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View from a transit bus as a Sandy-immobilized New York gets going

Many New Yorkers ventured back to work two days after the city was yanked to a standstill by hurricane Sandy. But normal patterns of travel remain disrupted, as the Monitor's own reporter can attest.

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The upshot? In 15 minutes, my bus has traveled a grand total of five blocks. It's probably faster to walk. New Yorkers are generally good at this. In transit strikes in 1980 and again in 2005, millions of New Yorkers put on their running shoes, dusted off their bicycles, or shared taxi cabs.

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So, no surprise, the sidewalks on Broadway are crowded, too. Scores of fellow New Yorkers have evidently decided the two-legged option will be quicker. Normally, many would go through Central Park. But the city has shut down the parks because of the danger of falling tree limbs.

As I near Fifth Avenue, my fellow walkers all seem to be talking in a language other than English. I probably should not be surprised. According to New York City & Co., which promotes tourism in the Big Apple, some 48.8 million foreigners visited the city in 2011. On this particular day, a good portion of them seem to be looking at maps and trying to figure out how to see parts of the city reachable by foot.

Normally, some of these well-heeled travelers might stop at Tiffany & Co. or some of the other luxury jewelry dealers. But those showcases on Fifth Avenue are bare: The jewelry companies have removed diamonds and other gems. Perhaps they were afraid of damage to their windows? Or maybe something worse – looting.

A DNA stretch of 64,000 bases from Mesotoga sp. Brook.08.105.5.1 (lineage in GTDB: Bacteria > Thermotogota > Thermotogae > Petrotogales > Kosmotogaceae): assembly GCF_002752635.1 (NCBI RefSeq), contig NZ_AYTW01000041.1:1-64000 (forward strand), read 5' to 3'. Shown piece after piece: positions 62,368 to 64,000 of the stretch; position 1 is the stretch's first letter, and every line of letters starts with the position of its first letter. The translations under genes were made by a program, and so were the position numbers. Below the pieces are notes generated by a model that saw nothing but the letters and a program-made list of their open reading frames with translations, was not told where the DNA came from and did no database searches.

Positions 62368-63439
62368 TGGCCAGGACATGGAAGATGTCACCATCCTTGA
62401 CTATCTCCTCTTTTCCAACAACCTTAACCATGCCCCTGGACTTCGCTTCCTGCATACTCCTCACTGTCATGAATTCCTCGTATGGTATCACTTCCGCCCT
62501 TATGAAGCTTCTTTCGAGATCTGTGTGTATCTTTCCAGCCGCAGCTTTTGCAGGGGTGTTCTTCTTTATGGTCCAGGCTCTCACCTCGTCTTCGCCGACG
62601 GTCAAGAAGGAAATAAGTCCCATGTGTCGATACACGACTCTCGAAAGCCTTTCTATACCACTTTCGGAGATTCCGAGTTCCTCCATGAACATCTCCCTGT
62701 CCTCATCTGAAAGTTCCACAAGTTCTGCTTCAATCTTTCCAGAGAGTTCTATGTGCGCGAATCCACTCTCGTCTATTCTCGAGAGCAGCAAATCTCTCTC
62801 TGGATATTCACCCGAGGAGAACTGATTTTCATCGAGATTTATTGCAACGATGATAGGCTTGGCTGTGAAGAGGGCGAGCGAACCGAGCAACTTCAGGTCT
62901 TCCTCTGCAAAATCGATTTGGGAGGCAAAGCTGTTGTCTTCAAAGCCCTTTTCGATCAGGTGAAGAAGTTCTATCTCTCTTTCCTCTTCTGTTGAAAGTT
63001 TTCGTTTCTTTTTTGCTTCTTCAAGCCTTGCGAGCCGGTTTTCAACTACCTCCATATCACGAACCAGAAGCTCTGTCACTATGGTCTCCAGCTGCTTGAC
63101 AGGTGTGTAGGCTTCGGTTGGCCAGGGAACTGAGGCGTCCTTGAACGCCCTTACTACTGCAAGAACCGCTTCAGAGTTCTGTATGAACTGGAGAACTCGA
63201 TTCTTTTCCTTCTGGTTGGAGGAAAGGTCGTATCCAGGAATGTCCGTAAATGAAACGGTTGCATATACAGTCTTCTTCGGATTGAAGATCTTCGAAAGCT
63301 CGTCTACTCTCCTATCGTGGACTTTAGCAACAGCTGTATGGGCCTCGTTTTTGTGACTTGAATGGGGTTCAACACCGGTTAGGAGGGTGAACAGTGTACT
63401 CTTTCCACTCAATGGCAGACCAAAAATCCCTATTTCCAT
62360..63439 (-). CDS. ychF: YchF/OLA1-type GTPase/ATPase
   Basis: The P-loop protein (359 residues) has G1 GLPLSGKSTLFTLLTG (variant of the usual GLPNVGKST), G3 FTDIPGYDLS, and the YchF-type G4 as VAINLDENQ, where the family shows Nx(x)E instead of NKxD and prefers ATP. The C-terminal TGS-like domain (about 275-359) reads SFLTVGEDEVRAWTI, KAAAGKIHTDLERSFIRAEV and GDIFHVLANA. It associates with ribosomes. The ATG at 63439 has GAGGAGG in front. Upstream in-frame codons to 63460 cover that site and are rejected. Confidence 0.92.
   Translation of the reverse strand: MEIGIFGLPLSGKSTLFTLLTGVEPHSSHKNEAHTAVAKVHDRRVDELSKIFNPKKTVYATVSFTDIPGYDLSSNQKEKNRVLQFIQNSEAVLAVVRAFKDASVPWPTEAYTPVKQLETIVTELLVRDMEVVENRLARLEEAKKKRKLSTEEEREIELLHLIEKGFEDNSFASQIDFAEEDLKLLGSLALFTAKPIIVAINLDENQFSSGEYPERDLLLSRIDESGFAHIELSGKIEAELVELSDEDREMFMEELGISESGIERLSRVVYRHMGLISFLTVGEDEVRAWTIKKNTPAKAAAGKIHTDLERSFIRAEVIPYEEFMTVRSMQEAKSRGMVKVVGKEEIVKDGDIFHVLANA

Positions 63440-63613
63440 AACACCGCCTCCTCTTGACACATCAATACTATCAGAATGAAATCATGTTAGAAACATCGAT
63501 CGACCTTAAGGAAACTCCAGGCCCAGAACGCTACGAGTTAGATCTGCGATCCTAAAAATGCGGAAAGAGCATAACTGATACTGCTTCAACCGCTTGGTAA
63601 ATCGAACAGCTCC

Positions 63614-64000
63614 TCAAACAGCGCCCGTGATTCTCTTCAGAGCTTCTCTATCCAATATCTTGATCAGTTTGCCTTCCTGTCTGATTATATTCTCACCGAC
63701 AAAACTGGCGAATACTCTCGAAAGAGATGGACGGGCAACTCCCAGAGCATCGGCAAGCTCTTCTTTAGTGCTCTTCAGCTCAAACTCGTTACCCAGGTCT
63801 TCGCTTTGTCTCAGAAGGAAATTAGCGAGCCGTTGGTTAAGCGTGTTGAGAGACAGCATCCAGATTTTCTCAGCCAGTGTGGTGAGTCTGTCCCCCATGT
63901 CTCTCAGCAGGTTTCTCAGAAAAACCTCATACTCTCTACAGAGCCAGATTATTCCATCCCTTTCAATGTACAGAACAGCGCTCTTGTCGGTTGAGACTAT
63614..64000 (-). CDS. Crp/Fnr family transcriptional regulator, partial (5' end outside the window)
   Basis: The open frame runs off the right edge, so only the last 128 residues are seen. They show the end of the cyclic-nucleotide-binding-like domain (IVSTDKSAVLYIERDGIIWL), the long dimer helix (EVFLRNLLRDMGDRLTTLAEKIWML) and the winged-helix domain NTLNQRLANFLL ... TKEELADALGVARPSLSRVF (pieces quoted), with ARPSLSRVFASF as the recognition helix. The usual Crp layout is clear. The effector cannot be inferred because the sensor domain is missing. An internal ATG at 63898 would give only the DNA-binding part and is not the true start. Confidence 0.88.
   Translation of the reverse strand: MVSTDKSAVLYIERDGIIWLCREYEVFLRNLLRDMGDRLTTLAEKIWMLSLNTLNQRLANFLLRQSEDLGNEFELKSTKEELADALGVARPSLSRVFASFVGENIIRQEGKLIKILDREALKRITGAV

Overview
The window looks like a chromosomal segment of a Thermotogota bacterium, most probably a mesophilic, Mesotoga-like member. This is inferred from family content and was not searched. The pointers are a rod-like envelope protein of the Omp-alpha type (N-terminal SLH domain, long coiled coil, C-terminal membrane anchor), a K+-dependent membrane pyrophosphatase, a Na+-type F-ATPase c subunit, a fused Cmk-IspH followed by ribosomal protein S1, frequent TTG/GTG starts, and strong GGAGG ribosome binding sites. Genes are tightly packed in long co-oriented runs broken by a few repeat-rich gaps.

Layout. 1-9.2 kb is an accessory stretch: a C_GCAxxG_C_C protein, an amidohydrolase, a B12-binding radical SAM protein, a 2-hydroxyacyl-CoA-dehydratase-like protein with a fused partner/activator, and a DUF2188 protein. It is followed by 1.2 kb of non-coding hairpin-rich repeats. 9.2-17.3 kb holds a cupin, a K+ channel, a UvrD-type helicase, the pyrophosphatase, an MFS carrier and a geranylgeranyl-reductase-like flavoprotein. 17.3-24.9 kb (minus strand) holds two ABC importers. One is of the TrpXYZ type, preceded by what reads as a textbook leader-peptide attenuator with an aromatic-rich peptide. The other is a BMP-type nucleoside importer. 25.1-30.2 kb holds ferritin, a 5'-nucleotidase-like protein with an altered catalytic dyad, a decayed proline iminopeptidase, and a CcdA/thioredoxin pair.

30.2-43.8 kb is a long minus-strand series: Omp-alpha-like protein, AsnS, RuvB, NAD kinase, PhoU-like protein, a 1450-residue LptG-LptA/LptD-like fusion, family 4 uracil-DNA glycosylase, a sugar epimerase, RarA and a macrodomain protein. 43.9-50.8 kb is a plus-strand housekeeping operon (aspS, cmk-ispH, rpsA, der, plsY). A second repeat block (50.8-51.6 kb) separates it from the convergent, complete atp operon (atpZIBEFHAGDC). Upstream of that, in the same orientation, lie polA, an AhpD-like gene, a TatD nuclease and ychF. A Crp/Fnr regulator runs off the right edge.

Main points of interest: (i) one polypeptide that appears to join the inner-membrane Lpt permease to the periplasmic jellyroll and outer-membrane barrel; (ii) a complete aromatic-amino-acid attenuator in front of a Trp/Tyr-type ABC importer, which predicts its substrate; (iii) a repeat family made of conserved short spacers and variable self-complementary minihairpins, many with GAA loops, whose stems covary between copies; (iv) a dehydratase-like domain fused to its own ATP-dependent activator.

Wednesday morning, however, the streets are swarming with police officers. The city has the largest force in the nation: 34,500 strong. Still, that's the slimmest the NYPD has been since 1992, although Mayor Michael Bloomberg likes to note that crime has been falling in the city and that New York does not need more police because it is making better use of technology.

By this time, I'm at Rockefeller Center, and a city bus has arrived. There is a little space to squeeze on, so I ride the last 10 blocks to the office. Time on the road, so to speak: about an hour.

Of course, for many commuters that’s not bad. And on Wednesday, many people are still working from home. All of the rail lines into New York from New Jersey and Long Island remain closed. And Metro-North, which runs trains from the Hudson Valley and Connecticut, has not yet determined when its service will resume, according to its website. It pointed out that it has yet to cope with a 40-foot power boat that had washed up on the tracks at Ossining, N.Y.

At least I didn’t start the day with a problem that size.


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